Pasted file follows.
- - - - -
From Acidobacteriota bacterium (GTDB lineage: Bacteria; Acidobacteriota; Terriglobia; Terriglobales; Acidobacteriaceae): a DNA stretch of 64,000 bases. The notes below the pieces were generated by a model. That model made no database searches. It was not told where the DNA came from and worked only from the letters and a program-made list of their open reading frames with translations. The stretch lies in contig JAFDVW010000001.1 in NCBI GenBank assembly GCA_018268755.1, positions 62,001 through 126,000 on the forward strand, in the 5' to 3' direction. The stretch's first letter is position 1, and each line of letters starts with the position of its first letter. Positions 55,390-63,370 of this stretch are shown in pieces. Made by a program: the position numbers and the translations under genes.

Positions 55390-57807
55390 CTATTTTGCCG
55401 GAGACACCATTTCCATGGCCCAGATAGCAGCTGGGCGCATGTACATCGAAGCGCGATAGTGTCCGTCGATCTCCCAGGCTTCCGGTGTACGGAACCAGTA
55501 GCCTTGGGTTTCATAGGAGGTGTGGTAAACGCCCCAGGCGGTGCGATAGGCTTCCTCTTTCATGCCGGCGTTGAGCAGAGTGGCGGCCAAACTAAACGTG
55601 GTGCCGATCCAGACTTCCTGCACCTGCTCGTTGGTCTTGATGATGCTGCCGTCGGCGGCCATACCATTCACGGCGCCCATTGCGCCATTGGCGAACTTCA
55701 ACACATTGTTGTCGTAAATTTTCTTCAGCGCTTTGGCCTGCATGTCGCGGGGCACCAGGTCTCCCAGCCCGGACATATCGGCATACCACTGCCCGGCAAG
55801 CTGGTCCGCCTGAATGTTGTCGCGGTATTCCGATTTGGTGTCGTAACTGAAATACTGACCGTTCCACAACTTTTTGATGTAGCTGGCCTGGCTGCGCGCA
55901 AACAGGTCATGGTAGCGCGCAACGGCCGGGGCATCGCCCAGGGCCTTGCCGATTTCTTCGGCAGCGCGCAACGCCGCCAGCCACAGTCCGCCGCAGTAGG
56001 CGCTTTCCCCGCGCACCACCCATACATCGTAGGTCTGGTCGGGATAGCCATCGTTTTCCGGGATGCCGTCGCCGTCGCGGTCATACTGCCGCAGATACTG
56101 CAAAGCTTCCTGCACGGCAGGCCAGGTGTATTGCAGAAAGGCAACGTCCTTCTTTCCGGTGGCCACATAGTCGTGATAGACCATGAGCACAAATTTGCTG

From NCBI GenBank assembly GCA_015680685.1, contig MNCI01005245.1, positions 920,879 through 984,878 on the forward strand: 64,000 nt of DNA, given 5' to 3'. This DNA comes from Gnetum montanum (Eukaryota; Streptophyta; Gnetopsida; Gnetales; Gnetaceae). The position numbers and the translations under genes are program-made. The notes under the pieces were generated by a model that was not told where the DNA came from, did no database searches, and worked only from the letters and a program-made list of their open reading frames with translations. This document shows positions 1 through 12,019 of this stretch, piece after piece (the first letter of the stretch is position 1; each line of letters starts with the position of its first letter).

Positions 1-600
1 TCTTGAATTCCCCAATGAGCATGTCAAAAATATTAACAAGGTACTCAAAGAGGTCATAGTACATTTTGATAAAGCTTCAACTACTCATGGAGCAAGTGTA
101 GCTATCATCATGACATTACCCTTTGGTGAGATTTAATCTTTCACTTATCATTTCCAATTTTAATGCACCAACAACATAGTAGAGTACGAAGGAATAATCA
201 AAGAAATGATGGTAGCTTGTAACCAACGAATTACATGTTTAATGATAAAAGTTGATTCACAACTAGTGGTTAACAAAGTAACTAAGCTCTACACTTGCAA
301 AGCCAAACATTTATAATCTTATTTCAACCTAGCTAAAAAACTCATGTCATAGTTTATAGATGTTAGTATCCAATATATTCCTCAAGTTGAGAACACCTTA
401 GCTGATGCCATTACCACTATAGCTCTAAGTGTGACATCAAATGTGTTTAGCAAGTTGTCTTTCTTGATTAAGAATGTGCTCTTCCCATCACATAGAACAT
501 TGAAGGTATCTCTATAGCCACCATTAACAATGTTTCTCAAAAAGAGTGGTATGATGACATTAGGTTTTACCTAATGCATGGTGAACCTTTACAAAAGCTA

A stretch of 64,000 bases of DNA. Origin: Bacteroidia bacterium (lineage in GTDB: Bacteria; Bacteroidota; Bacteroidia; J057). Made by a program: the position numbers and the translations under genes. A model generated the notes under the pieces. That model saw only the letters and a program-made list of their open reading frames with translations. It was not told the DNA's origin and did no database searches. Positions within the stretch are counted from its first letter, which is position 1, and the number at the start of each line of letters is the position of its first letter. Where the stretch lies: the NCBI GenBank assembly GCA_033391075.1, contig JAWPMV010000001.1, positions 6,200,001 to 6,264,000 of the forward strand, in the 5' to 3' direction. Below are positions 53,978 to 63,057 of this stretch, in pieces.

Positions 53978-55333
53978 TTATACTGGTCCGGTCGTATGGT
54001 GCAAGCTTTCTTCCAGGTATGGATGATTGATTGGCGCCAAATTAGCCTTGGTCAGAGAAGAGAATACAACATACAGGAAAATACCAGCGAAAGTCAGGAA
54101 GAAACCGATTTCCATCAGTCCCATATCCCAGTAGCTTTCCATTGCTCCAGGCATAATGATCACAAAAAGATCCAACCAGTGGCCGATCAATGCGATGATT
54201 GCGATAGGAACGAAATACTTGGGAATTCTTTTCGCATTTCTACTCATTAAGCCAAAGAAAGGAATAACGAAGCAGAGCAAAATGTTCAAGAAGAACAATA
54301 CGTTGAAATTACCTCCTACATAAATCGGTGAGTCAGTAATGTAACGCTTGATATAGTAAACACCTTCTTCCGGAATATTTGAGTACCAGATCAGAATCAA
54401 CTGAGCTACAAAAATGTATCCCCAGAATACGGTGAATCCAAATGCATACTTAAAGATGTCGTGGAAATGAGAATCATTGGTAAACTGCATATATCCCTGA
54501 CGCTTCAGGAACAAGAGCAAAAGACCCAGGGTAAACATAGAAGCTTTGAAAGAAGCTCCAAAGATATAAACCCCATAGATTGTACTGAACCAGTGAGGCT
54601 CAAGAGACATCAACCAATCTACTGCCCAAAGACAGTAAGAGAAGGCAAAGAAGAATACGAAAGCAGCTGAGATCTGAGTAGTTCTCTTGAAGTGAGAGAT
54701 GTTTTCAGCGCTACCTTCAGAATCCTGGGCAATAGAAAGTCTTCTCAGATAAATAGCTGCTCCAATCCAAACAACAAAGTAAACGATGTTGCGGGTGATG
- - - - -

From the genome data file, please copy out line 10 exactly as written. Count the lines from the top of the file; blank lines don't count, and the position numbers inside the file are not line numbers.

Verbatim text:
56001 CGCTTTCCCCGCGCACCACCCATACATCGTAGGTCTGGTCGGGATAGCCATCGTTTTCCGGGATGCCGTCGCCGTCGCGGTCATACTGCCGCAGATACTG